But racial diversity is especially important within the party, not least because black and Latino voters have become an increasingly critical part of the Democrats’ coalition in over the past few election cycles. According to the Pew Research Center, from 1997 to 2017 the share of whites within the party dropped 16 points, from 75% to 59%. Over that same 20-year span, the share of the nonwhite vote grew to more than 40%.

Consequently, persuading those individuals to vote has become a bigger and bigger part of the party’s political strategy — but some Democrats fear that a white nominee would not be able to effectively inspire these voters to turn our next November to beat Trump.

“Voters of color, particularly women, are the strongest and most reliable Democratic voters,” Allison added. “Yet Democrats continue to fail in investing in candidates who most appeal to its base. The eventual nominee needs to do more than offer token support or think that he or she can throw a few poll-tested talking points our way.”

Other liberal leaders were just as harsh.

“No matter your candidate, you have to recognize that going from the most diverse field ever in January to a potentially all-white debate stage in December is catastrophic,” said Leah Greenberg, co-founder of the grassroots progressive group Indivisible.

Concerns about the absence of leading nonwhite candidates have percolated for months inside the Democratic Party, with some activists flummoxed by a field dominated by white candidates like former Vice President Joe Biden, former Sen. Elizabeth Warren, Sanders and Buttigieg.

That creates a problem for the party, according to some grassroots advocates, who say the image of an all-white field discourages participation from some members of the black, Asian and Latino community.

“It’s going to be hard for people to come out when they don’t see themselves represented,” said Kerri Evelyn Harris, a former liberal candidate for Senate in Delaware and grassroots organizer. “We’re going to hear the same thing when we knock on doors: How do they represent me? How do they know my struggle?”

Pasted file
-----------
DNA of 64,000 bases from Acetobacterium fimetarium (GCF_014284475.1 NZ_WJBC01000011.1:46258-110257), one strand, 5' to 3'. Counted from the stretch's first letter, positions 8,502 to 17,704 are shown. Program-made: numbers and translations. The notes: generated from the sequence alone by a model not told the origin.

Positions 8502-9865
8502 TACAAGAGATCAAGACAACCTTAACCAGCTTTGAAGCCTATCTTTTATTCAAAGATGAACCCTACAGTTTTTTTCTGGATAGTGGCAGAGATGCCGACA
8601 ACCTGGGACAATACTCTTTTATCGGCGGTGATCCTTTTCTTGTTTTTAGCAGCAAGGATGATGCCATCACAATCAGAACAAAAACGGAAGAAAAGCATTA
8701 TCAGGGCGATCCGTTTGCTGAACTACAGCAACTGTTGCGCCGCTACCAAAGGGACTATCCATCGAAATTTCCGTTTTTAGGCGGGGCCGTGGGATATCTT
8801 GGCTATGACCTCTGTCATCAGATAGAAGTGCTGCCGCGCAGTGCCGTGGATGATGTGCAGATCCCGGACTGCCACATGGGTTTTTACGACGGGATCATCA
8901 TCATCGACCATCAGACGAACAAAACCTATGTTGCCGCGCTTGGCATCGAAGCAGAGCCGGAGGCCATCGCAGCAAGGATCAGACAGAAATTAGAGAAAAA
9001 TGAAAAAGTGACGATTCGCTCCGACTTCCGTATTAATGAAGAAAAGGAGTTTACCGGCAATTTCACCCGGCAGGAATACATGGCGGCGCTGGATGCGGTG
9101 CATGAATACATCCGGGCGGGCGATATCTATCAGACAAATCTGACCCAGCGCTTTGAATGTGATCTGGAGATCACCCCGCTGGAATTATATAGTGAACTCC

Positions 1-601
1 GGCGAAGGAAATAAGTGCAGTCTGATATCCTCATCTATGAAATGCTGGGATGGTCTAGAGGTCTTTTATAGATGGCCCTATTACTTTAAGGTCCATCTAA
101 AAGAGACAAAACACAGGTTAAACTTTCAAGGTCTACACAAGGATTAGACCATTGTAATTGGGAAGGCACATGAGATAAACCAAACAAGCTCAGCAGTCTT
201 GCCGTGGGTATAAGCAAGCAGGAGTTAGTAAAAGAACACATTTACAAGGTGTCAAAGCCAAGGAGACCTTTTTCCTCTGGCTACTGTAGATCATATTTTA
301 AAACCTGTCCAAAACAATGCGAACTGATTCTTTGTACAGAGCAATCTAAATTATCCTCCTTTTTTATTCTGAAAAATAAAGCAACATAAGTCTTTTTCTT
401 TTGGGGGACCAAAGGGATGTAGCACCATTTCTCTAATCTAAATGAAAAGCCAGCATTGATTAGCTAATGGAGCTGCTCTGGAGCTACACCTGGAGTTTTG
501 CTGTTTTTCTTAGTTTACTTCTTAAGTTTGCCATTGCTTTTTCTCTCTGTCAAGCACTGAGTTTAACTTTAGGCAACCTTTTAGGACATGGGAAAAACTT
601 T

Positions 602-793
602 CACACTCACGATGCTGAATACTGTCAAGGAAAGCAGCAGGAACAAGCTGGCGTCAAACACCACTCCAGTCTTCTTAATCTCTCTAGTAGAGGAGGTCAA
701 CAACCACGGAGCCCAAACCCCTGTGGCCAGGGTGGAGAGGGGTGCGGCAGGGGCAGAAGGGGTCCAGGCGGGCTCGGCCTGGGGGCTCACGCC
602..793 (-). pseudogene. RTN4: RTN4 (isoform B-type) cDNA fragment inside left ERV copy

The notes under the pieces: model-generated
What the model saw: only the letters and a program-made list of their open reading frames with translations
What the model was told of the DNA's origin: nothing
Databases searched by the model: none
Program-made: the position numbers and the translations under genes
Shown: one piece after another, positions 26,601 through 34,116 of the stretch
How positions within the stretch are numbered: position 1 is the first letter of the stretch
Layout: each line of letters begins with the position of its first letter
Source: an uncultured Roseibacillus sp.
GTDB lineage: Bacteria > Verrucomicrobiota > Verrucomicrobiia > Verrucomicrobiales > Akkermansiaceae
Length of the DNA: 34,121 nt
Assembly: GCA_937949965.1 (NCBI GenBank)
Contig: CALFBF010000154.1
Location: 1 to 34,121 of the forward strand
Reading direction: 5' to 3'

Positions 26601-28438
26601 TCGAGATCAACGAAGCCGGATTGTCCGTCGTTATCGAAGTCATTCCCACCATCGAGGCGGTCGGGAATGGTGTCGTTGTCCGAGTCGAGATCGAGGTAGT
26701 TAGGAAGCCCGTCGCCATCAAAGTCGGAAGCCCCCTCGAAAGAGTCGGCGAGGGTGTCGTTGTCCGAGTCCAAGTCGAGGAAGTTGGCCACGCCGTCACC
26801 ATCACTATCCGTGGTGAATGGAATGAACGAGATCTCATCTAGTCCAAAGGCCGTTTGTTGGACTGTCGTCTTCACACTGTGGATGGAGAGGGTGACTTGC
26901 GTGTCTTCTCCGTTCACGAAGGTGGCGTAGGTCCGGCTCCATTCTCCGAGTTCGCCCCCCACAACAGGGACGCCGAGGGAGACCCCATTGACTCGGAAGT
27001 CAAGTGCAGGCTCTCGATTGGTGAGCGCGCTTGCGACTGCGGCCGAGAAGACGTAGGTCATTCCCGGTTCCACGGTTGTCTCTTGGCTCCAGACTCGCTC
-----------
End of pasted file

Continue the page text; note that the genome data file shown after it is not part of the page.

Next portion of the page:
Harris, however, also emphasized that she thought the right white candidate could still inspire all parts of the Democratic coalition to turn out during next year’s election.

And other liberals say that although they wish the field was more diverse, concerns about the effect on the general election are overblown. They argue candidates like Harris failed to break through in a Democratic primary in part because they failed to gain traction among black or Latino voters — and it’s unclear why candidates who didn’t attract much support in a primary would perform well with those voters in a general election.

African Americans in the Democratic primary have thrown much of their support Biden and, to a much lesser extent, Warren and Sanders.

“When the party’s nonwhite base isn’t supporting nonwhite candidates, I don’t know why people are surprised when the candidates on stage are white,” said Markos Moulitsas, founder of the popular liberal blog Daily Kos.


©2019 McClatchy Washington Bureau